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PEP and Pease Provisions Restricting Personal Exemption, Itemized Deductions for High-Income Earners Slated for Return in 2011 After Gradual Phase-out, Repeal for 2010
Washington, DC, April 29, 2010 -- If high-income taxpayers are contemplating a major charitable gift in the near future, 2010 is the year to do it - before restrictions on itemized deductions return in 2011 from a one-year hiatus. The so-called PEP and Pease provisions of the federal individual income tax, which limit the benefits of the personal exemption and itemized deductions for taxpayers over a certain income level, have been repealed for 2010 but are scheduled to return in 2011.
A new Tax Foundation special report explains the history of the PEP and Pease provisions and outlines how the reinstatement of the tax laws will affect taxpayers at various income levels under President Obama's budget.
"The federal individual income tax has, since its inception, allowed for personal exemptions to provide tax relief to low-income filers," said Tax Foundation Chief Economist Patrick Fleenor, who authored the report. "Over time, politicians have also created itemized deductions to favor certain products and services. To raise revenue, the federal government has over the past 20 years scaled back the benefits of personal exemptions and itemized deductions by phasing them out for high-income people through the PEP and Pease provisions, which have created significant problems, raising marginal tax rates and adding to tax complexity."
Tax Foundation Special Report, No. 178, "PEP and Pease: Repealed for 2010 But Preparing a Comeback," is available online at http://www.taxfoundation.org/legacy/show/26260.html.
In some cases, PEP and Pease push the marginal tax rate up substantially. Next year, under President Obama's budget, a married couple filing jointly with combined AGI of $254,550 would pay a 28 percent rate without PEP and Pease, but a 30.5 percent rate with PEP and Pease. Couples earning a little more, over $262,950 in AGI, would face a marginal effective tax rate of 39.2 percent instead of 36 percent, according to the report.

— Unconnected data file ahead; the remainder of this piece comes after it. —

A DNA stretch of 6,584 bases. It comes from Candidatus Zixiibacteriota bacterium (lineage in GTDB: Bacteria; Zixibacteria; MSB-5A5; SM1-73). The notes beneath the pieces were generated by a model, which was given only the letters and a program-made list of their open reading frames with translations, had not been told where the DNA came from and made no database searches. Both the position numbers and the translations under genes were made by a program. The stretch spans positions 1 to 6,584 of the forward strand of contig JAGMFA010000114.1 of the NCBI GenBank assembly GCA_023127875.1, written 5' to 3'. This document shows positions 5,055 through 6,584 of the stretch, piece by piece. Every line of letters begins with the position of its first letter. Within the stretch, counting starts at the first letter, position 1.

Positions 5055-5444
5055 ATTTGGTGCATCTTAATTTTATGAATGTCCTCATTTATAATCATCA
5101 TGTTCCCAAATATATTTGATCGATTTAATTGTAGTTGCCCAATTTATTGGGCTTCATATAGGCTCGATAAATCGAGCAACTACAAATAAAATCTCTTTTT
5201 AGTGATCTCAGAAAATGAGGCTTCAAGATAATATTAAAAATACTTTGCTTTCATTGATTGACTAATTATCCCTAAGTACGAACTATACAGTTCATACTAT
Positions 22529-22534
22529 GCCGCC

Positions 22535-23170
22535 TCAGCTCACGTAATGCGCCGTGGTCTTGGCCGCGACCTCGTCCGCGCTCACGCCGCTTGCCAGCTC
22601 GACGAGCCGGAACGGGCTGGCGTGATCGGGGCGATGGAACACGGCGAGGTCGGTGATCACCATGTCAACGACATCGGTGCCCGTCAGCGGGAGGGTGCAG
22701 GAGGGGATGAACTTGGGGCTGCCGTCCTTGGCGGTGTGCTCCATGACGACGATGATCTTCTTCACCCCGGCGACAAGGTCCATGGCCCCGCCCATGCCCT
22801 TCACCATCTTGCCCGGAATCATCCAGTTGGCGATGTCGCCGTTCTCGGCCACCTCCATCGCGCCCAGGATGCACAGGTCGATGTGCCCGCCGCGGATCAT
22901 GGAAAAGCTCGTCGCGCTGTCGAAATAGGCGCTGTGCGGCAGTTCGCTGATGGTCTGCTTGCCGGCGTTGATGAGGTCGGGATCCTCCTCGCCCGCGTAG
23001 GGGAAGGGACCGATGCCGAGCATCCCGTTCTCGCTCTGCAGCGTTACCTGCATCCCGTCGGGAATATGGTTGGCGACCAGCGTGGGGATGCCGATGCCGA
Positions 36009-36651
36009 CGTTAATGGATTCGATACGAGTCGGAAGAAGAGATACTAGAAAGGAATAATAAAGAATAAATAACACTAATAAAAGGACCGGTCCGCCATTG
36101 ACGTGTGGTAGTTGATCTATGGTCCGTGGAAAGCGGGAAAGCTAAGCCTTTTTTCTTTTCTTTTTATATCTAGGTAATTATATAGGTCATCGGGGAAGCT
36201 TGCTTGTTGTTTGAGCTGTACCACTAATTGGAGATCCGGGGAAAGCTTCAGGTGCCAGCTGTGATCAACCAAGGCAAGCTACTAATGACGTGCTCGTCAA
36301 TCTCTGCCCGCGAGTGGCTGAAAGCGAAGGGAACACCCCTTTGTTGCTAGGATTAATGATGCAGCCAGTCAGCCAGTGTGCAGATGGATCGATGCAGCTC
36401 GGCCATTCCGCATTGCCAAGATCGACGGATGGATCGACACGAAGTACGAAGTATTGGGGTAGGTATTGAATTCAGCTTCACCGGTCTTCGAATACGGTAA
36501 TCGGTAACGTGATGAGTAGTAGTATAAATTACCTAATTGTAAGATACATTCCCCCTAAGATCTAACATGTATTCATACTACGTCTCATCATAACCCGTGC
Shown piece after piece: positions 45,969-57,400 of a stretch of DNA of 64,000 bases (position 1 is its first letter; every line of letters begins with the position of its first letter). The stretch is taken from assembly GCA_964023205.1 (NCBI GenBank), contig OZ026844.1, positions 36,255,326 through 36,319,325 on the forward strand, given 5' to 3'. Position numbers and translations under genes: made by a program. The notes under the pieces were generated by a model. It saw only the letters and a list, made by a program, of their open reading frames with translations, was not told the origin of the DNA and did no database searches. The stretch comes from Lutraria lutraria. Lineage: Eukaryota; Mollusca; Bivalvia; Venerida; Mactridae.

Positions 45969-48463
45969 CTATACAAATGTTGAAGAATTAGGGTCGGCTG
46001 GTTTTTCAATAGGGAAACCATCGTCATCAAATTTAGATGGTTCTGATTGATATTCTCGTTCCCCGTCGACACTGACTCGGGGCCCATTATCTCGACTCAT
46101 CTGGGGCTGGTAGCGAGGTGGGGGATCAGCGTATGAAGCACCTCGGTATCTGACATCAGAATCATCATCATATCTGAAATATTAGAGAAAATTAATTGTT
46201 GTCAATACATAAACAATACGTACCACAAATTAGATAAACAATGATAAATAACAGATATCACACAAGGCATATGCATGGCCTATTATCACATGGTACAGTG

The Pease provision, named after former U.S. Representative Donald Pease (D-OH), phases out the benefits of itemized deductions -- such as deductions for mortgage interest, state and local tax paid and charitable contributions -- for high-income earners. In 1991, the first year it was in effect, the income threshold below which a taxpayer would keep the entire value of his itemized deductions was $100,000 in AGI for joint filers and $50,000 for all other filers. A taxpayer declaring income above the threshold and claiming itemized deductions that are subject to Pease would have to subtract 3 percent of the income above the threshold from the deduction amount.
In 2009, the phase-out threshold for Pease, which is indexed for inflation, was $166,800 for joint filers and $83,400 for other filers. Under President Obama's policies, the threshold for Pease would be $254,550 for married couples and $203,650 for singles.
The Tax Foundation is a nonpartisan, nonprofit organization that has monitored fiscal policy at the federal, state and local levels since 1937.
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